Many entrepreneurs give preference to a limited liability company when launching their business and for a good reason. This relatively new type of legal entity is a great model well adaptable to different activities, operations, and projections. It’s easy to establish and manage, and its flexibility is hard to underestimate. That’s not to mention the limited liability protection, which is the main ace down the LLC’s sleeve.
If you’ve chosen an LLC to start your business too and stand on the verge of the formation process, chances are great you’ve already heard the term “the Articles of Organization”. It’s the main LLC’s document legally establishing the company as an independent business entity. The instrument is a must-have for officially registering an LLC. So, it should be diligently and correctly executed and cover all the necessary info to be approved. Want to learn more about it before delving into LLC creation? If so, keep on reading our overview below.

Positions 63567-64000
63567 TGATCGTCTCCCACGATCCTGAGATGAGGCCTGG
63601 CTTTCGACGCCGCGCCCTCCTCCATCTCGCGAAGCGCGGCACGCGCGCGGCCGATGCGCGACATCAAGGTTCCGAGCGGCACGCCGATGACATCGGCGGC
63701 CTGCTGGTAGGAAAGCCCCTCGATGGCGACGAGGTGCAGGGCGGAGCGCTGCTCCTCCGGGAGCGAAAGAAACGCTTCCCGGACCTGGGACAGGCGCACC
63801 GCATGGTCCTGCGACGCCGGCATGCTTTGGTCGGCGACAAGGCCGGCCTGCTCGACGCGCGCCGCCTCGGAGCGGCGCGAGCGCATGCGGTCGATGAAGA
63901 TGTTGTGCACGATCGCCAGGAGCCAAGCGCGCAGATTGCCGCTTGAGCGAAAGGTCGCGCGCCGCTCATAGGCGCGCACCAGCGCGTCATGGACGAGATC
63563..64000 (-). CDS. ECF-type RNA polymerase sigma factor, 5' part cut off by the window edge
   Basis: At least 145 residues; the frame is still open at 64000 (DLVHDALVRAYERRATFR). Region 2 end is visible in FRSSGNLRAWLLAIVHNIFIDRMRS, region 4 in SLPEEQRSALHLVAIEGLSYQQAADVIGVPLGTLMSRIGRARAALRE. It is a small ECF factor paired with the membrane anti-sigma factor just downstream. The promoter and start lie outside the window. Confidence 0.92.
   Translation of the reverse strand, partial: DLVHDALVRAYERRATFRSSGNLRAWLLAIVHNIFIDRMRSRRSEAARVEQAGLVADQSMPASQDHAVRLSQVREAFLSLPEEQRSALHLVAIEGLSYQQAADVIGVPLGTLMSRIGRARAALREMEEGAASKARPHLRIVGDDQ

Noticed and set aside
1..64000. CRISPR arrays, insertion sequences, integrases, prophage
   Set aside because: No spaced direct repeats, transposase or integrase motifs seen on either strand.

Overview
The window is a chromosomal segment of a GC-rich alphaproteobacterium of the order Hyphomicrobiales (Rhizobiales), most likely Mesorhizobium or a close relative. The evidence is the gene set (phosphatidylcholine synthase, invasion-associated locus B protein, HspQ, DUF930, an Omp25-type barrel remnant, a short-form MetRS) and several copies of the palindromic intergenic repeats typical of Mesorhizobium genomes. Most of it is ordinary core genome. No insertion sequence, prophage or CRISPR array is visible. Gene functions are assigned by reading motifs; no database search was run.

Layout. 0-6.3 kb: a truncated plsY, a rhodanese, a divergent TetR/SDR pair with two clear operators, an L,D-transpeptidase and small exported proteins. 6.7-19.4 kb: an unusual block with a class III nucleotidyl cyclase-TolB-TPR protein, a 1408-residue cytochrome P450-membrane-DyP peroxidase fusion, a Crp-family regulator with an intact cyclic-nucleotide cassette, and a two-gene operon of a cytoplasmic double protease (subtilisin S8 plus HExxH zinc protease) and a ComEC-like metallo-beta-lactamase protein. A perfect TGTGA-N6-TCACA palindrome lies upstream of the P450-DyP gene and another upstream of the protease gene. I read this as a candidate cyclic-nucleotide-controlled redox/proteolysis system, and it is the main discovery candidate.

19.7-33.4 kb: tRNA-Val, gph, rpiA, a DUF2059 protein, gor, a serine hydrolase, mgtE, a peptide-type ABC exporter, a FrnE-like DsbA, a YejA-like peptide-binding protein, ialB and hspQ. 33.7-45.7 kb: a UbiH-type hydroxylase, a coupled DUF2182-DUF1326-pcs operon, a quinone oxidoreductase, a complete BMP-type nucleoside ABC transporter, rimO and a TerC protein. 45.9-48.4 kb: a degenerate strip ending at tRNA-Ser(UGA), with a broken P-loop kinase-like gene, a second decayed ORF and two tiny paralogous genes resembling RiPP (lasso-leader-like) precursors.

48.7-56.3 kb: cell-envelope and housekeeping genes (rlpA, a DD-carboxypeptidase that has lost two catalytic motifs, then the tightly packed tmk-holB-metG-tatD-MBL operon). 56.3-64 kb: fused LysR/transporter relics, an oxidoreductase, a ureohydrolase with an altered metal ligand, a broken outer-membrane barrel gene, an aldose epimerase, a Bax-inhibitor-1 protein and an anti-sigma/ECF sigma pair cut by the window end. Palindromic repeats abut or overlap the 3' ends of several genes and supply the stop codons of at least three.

Understanding the Articles of Organization
This document has many names. Along with the Articles of Organization, you’ll come across a Certificate of Organization and Certificate of Formation. Yet, the point stands the same. The document evidences the act of LLC formation, which means your company is registered once the Articles of Organization are approved. Since LLCs are state-regulated entities, the Articles of Organization are to be filed with the state and approved by the state regulator. Normally, it’s the Secretary of State. Though it’s a major document required to make your company existent at a legal level, it’s not the only one you need to lawfully run your business.